PERICLES: The Peloponnesian Wars is a complex game. There are many small pockets of separate rule mechanics that at first seem like they are going to make the game too complicated, and a lot of comment about the political aspect which makes it sound like it is going to be yet another diplomatic game where players are expected to talk a good war. In fact it is a well thought through look at the structure of war, with decisions being made at State level before being implemented by the Military. Although there may be some small stacking of counters during play it isn't one of those wargames where you are forever picking up counter stacks to see what is in them before making your move. Decisions are carefully considered at Assembly and one Faction, by careful play, will come out with a slight advantage, but not always one that defeats their enemies in the field; as they say "you may win the battle, but lose the war". This is not a game of taking turns to move units across a map in attempts to conquer Cities or take tactical vantage points; this should be obvious from the fact that there are very few counters in comparison with many wargames.
Apart from the Leader's card the Sparta and Athens deck's cards are dual sided. By this I mean they are split in half by colour and Faction and have text that is viewed so that one half of the card is the correct way to the person who played it and the other half of the card is the correct way when viewed from the opposite side. When you play these cards they will give you bonuses of some kind, perhaps Strategos or maybe assistance in your debating, diplomacy or battles.
Although this is a game that could be played by an inexperienced or novice gamer it isn't one I would recommend for players without wargame experience unless they are students of this particular era in history. New players playing alongside experienced players will pick up the basics reasonably quickly, if not the strategies, but they may find themselves beaten in the Assembly debates because of their inexperience. It is times like this that playing for a side to win rather than have an outright single player victory makes a lot more sense, plus it gives new players a sense of achievement and more of a likelihood that they would want to play again. GMT themselves give it a 6 rating in complexity which puts it in the highest spot of the medium range, personally I would have thought it more a 7, just into the difficult range, just so that it interestes players who are going to get more than a few plays out of it. Mind you, being honest, with an $83.00 price tag it isn't very likely that an inexperienced player is going to pick this up on a whim. The price of the game reflects its value, and in the case of PERICLES it is not just in components and production/publication costs, it is in the detail and research that has gone into creating it. Being fair to GMT, there is far more game here than the price tag suggests.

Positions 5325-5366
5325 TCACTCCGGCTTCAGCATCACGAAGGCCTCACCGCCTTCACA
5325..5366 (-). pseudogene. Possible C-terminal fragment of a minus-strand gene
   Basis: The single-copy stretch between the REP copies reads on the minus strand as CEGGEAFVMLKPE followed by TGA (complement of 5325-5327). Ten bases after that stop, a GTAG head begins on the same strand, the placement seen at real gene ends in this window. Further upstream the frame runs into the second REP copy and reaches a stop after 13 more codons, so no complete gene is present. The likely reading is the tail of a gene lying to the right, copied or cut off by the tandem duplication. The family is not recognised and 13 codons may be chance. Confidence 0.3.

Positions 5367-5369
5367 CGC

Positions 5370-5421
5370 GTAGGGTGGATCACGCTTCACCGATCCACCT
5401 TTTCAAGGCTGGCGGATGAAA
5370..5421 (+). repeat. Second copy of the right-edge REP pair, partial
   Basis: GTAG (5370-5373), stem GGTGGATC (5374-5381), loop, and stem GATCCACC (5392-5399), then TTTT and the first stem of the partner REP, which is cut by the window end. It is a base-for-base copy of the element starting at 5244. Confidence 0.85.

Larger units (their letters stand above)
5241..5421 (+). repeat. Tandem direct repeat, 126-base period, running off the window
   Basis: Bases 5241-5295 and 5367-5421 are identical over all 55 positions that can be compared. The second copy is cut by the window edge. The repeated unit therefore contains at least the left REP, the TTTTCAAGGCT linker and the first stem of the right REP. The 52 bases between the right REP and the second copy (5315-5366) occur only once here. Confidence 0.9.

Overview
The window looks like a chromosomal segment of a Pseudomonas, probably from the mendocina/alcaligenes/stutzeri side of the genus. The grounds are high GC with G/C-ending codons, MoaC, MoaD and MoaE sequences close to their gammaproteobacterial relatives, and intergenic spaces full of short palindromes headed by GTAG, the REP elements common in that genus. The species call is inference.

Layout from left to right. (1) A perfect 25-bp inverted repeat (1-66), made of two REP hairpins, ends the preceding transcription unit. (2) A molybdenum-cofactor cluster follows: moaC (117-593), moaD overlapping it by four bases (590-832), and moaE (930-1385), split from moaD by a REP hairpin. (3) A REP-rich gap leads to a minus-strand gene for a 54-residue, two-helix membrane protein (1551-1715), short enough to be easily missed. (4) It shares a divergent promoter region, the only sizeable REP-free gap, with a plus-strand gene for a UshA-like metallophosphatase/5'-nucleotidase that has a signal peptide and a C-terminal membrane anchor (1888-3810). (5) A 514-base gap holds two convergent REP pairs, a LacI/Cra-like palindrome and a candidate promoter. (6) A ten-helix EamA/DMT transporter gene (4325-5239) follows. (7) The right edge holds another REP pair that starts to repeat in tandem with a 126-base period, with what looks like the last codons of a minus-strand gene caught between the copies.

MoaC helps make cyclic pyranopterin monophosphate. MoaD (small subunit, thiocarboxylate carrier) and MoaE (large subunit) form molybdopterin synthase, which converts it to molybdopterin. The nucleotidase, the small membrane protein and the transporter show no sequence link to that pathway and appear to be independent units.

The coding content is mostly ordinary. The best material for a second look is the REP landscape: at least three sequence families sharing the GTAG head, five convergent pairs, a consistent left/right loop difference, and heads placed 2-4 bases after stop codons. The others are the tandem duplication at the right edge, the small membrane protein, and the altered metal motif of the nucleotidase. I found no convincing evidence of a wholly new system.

PERICLES isn't a standard wargame. It is a game that should become a classic strategy wargame amongst gamers, joining the ranks of Diplomacy, ASL, Kingmaker and Fire in the East (plus a few others)
Sometimes an email or two gives a warm feeling of satisfaction. The following came from Boardgamegeek's email system:
This message was forwarded to you from the BoardGameGeek MessageCenter.
I appreciate the time and thought that went into your Pericles review.
Chris: Thank you Mark
I've read your game review and it's very well written but for a little history inaccuracy.
As the he Peloponnesian war happens to be my favourite history subject (I practically own every boardgame on the subject), I have to tell you that it started some 50 years after Thermopylae - not 20 - and it lasted 27 years, with some sort of peace time (Nicia's) in between, so it started in 431 BC and ended in 404 BC.
I'm sure you just got tangled in numbers in writing such long piece.
Chris: Thanks Alberto. Edits made.